For decades the standard for evaluating whether to break up monopolies, or block the mergers that create them, has been “consumer welfare.” And this consumer welfare standard has predominantly been interpreted as low prices.
You can still speak to the digital assistants embedded in these devices, but their screens enable hands-free video calling (apart from the Google one), can act as a control pad for various smart devices you may have around your home, such as thermostats or security cameras and (this feature is on heavy rotation in all the promotional material) you can use them to prompt you through a recipe without resorting to smearing your buttery fingers over your phone or laptop.
is the least trustworthy of all major tech companies when it comes to safeguarding user data, according to a new national poll conducted for Fortune, highlighting the major challenges the company faces following a series of recent privacy blunders.
A judge has ordered Amazon to turn over recordings that might have been captured by an Echo smart speaker in the Farmington house where two women were stabbed to death in January 2017.
Amazon marketed its facial recognition tools to Orlando’s police department, providing tens of thousands of dollars of technology to the city at no cost, and shielding the Rekognition pilot with a mutual nondisclosure agreement that kept its details out of the public eye.
An unlikely alliance of tech companies, start-ups and digital consumer rights groups has locked horns with the Australian government over its proposed anti-data encryption law, currently under review by the Parliamentary Joint Committee on Intelligence and Security (PJCIS).
The official statement read in part: “the City of Orlando will continue to test Amazon Rekognition facial recognition software to determine if this technology could reliably identify specific individuals as they come within view of specific cameras.” The documents obtained by Buzzfeed provide a look behind the curtain at communications between the company and the police department, as Orlando’s test pilot was thrust into the national spotlight.
The documents, obtained by BuzzFeed News via a Freedom of Information request, show that Amazon marketed its facial recognition tools to Orlando’s police department, providing tens of thousands of dollars of technology to the city at no cost, and shielding the Rekognition pilot with a mutual nondisclosure agreement that kept its details out of the public eye.
According to a new report by the security researchers at UpGuard, a Washington-based ISP by the name of Pocket iNet left 73 gigabytes of essential operational data publicly exposed in a misconfigured Amazon S3 storage bucket for months.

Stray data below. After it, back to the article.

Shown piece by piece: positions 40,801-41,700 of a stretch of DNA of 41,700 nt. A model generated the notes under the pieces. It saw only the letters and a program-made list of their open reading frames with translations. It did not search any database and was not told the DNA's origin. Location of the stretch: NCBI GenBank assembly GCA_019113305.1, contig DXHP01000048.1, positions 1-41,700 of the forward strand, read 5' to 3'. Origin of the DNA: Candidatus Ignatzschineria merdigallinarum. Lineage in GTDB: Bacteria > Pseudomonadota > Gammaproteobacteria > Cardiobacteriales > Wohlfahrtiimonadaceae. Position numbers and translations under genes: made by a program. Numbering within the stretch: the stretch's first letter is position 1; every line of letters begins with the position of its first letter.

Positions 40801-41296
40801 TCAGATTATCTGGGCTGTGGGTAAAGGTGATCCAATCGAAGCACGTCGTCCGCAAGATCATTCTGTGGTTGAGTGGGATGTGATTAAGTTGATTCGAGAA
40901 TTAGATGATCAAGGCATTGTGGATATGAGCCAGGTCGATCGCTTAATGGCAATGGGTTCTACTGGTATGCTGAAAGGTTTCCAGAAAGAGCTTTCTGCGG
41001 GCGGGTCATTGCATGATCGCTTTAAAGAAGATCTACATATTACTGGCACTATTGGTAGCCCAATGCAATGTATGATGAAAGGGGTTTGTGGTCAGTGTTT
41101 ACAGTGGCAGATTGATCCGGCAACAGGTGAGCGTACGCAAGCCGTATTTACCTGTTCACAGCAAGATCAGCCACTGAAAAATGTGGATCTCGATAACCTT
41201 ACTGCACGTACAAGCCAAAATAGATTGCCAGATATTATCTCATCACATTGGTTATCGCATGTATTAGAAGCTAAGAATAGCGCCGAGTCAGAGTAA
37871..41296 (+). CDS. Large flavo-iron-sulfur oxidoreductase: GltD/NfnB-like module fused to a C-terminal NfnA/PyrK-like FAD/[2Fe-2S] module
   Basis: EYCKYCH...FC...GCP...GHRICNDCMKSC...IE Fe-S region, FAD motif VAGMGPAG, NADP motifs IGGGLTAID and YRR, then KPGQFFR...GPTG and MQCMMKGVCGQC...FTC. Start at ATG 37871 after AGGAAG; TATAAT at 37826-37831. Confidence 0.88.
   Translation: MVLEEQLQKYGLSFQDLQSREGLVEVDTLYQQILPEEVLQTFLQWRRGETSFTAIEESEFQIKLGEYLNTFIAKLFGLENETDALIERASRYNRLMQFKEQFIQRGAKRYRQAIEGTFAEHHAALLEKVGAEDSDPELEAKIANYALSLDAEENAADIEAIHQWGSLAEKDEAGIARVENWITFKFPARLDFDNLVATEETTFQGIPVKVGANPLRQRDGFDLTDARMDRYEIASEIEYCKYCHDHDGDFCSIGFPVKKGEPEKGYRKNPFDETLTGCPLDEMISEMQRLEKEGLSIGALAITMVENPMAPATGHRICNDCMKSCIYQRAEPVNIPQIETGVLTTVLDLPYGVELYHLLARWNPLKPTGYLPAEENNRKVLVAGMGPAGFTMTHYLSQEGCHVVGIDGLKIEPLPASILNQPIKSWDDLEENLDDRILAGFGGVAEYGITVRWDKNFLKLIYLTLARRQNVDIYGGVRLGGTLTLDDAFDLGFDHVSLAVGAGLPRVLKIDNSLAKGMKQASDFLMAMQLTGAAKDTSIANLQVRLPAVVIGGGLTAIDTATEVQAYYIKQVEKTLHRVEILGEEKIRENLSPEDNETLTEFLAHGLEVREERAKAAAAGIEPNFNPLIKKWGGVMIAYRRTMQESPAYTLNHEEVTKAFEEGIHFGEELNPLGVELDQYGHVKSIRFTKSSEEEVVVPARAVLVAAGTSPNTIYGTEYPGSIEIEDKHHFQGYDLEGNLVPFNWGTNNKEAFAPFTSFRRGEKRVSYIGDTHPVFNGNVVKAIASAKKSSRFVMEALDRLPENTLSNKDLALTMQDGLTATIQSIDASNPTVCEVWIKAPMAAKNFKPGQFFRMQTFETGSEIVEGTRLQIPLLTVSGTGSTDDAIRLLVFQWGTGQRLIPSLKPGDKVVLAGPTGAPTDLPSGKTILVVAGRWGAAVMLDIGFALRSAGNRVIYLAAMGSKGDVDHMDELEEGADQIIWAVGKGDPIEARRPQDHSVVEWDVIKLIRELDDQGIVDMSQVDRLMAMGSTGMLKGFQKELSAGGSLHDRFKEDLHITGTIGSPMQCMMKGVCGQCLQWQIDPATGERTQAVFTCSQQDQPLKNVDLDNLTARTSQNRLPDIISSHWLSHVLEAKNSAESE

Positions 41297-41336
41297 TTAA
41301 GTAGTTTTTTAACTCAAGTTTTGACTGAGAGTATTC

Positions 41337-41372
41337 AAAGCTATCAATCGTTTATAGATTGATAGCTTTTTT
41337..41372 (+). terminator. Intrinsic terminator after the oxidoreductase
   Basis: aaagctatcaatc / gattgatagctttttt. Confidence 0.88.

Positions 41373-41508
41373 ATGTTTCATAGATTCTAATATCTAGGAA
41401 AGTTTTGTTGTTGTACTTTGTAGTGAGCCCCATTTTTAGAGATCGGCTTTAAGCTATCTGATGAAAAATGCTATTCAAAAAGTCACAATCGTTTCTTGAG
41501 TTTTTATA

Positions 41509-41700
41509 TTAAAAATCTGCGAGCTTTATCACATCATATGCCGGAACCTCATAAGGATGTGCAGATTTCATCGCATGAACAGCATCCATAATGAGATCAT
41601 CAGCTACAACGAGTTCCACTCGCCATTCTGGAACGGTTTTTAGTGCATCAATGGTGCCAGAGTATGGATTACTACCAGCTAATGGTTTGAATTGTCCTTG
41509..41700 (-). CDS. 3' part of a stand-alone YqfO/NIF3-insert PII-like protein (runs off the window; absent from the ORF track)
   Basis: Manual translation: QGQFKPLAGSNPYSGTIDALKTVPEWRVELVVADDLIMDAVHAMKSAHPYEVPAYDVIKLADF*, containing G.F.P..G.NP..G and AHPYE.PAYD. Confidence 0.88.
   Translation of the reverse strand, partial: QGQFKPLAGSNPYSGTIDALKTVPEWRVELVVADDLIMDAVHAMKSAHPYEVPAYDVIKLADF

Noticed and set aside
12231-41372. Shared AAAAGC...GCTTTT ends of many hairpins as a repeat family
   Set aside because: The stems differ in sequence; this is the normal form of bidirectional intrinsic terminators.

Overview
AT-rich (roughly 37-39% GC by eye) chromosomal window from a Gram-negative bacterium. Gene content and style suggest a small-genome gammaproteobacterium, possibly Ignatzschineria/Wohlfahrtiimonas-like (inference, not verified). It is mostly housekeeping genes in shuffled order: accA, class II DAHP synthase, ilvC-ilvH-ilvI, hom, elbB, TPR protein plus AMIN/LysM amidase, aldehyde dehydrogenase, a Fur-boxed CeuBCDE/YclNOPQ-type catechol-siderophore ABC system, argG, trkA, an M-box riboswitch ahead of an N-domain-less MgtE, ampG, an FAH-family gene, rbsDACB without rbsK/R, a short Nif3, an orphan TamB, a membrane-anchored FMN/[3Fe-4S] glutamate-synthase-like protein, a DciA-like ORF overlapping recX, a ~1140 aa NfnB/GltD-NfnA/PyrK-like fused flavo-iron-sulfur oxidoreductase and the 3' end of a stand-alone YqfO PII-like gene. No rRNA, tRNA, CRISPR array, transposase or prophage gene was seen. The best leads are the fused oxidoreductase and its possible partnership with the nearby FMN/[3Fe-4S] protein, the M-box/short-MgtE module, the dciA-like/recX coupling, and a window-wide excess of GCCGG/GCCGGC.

A group of over 400 employees signed a letter in June urging Amazon to stop selling its facial recognition software to law enforcement and working with Palantir, which provides digital services to Immigration and Customs Enforcement.
It’s an example of how manufacturers can build voice-controlled devices using the Alexa Connect Kit, “without worrying about managing cloud services, writing an Alexa skill, or developing complex networking and security firmware,” as Amazon says.
Amazon has patented a new version of its virtual assistant Alexa which can automatically detect when you’re ill and offer to sell you medicine. Alexa first suggests some chicken soup to cure her cold, and then offers to order cough drops on Amazon.
At a press event last month, an Amazon engineer showed how easily a maker of household fans could create a “smart” fan using Amazon’s chip, known as the Alexa Connect Kit. The kit, which Amazon is testing with some manufacturers, would simply be plugged into the fan’s control unit during assembly.
The Wall Street Journal reports that Amazon employees have been bribed to leak corporate data - such as sales metrics and the personal details of reviewers - to sellers:
And maybe, just maybe, that’s because most consumers have given up on the idea of privacy in our times — or believe that the risk-reward balance of technologies like Alexa tilt in the direction of our new artificially intelligent overlords.
According to a Wall Street Journal report, which did not give figures, employees of the e-retailer sell internal data and other confidential information – usually through intermediaries – to merchants who sell their goods on the US giant's website.
Even if you're using your device to make purchases, Williams adds, your credit card information isn't stored on the smart speaker but accessed through the servers of Google or Amazon, meaning it would require a vulnerability of the company's system at large for that information to be hacked.
As Amazon rightly notes, this shows the critical importance of choosing appropriate confidence levels when deploying facial recognition systems – something that is rarely discussed.
If Google Cloud, Amazon Web Services, and Microsoft Azure allow domain fronting with TLS 1.3, censorship countries like China are faced with a binary choice. The problem is that Amazon Web Services and Google Cloud currently do not allow domain fronting.